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Bank, bank, everywhere a bank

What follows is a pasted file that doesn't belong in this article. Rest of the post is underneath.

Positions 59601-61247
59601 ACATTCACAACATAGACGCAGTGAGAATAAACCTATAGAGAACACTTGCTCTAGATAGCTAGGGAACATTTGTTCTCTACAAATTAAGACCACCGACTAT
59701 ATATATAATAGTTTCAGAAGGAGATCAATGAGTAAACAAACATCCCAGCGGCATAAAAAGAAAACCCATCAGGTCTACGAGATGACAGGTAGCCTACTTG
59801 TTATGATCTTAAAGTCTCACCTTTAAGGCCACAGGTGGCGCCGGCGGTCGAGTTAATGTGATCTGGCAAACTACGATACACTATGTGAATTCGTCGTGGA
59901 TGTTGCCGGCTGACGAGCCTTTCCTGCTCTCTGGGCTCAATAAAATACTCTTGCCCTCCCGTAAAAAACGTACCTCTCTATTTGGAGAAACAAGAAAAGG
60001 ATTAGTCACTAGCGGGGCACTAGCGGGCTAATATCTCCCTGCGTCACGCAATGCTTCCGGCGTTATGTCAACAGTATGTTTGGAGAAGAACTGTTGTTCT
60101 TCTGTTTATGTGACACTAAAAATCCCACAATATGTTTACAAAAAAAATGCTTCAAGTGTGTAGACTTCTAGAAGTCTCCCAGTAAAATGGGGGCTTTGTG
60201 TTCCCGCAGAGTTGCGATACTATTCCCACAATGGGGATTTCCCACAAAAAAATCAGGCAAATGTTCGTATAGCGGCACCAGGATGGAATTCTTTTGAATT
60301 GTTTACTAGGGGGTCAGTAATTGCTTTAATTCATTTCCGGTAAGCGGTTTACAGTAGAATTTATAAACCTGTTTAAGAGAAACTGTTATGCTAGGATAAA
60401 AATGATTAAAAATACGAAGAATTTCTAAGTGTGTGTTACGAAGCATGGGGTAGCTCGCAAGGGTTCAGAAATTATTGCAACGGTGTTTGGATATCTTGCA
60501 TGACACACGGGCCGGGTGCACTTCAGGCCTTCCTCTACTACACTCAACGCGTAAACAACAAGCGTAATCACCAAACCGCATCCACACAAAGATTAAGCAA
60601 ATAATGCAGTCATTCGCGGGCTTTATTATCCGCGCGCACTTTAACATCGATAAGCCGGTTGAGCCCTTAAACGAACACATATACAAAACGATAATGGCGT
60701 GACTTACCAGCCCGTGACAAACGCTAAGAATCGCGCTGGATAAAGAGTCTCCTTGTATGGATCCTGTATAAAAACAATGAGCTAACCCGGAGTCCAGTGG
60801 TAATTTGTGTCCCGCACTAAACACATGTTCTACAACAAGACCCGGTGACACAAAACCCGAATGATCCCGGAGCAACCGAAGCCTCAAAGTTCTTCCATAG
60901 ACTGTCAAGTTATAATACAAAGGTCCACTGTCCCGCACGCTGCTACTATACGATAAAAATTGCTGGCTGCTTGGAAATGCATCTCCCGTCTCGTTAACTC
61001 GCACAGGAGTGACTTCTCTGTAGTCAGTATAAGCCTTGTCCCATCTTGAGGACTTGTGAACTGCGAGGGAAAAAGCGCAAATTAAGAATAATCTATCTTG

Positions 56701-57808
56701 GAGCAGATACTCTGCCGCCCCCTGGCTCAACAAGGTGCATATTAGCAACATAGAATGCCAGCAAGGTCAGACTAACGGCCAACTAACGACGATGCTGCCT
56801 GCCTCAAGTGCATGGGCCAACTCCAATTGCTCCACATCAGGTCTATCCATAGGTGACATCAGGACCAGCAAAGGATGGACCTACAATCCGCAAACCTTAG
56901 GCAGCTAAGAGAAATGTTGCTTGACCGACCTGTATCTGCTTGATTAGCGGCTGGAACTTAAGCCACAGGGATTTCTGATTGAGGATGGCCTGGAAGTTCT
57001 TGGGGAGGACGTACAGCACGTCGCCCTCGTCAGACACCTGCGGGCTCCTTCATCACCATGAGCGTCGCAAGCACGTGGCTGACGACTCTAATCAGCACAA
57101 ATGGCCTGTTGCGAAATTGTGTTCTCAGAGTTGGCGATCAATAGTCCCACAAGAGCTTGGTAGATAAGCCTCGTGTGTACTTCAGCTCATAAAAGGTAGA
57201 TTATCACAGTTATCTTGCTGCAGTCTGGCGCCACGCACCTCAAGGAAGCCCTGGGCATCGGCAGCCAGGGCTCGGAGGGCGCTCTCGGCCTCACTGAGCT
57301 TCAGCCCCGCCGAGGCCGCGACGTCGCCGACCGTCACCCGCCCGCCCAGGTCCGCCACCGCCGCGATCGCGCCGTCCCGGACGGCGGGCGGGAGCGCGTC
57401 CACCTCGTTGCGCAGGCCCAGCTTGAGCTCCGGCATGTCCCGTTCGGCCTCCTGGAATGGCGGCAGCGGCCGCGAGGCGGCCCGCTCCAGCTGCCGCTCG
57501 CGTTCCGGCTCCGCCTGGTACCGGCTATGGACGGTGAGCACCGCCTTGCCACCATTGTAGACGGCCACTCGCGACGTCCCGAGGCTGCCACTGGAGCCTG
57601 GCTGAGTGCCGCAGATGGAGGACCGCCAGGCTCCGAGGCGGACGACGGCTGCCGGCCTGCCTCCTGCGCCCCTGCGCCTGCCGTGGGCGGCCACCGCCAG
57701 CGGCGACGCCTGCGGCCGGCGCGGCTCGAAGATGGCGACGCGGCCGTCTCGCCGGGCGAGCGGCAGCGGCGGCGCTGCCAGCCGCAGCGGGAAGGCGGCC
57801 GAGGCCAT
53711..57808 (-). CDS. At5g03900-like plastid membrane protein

Eleven years ago, Falcon residents had to drive to Colorado Springs or Calhan to cash a check or deposit money into their savings account. Then, Farmers State Bank moved to town.State Bank discovered Falcon in August 2000, and Ent Credit Union opened its branch in March 2005.On May 18, Colorado National Bank hosted a grand opening for their new Falcon bank. Three more financial institutions plan to move to town in the near future.”When Farmers State Bank held its grand opening in 1996, hundreds of people showed up to welcome us to Falcon,” said Don Root, branch manager at Falcon’s Farmers State Bank.Root said bank officials decided to open a branch here before there was any major development in the area. “At that point we had no idea that it would grow like it did, but we decided to open a branch here for the convenience of our existing customers,” he said.Residents’ age and income, the number of businesses in an area and traffic patterns are some of the factors bankers must consider. “While growth in the banking business follows roof-tops, Falcon also is a cross-road for commuters from the eastern part of the county too,” he said.State Bank is based in the eastern part of the county – La Junta, Colo. Senior Vice President Al Kreps said he had never heard of Falcon until he attended a banking convention, where Matt Mathis, then president of Farmers State Bank, spoke about the town and the tremendous amount of growth and opportunity in the area.Kreps said the economy in Falcon is based on a different dimension than their bank in La Junta. In Falcon, retail and home accounts provide the majority of the bank’s income, he said. “In La Junta, they have five commercial banks and two credit unions in a town of 9,000, and their economy is driven by agriculture.”The age of the population plays a significant role in how much people save, Kreps said. “Rocky Ford has $19 million in deposits with less than half the customers you have here,” he said. “Probably because it has a higher percentage of senior citizens with a little higher balance in their accounts, and they tend to invest in more CDs than younger families.”No matter the economic factors, Root said banking is a “convenience-driven service business; people bank where they work or live, and not many people will go out of their way to drive to any particular bank.”Root said he doesn’t know how many banks the town can support. “But you can bet financial institutions study demographics before investing their money,” he said.Other banks that have invested their money in Falcon include Academy Bank, which is opening a branch in the new Wal-Mart and First Bank, scheduled to open this fall. Root said Chase Bank is going to open a branch in Safeway.The president of Colorado National Bank, Dave Alley, in Falcon for his bank’s grand opening said he sees great potential for their branch in Falcon because of the rapid growth in the area. “We also have many customers here who were banking in Colorado Springs,” he said. He said he is anticipating many commercial accounts.”All this competition will be good for the consumer,” Root said. “Farmers Bank and all the other banks will have to stay competitive, offering better rates and more services to customers.”After you offer the best possible product to people, then it will all boil down to which bank has the best customer service.”

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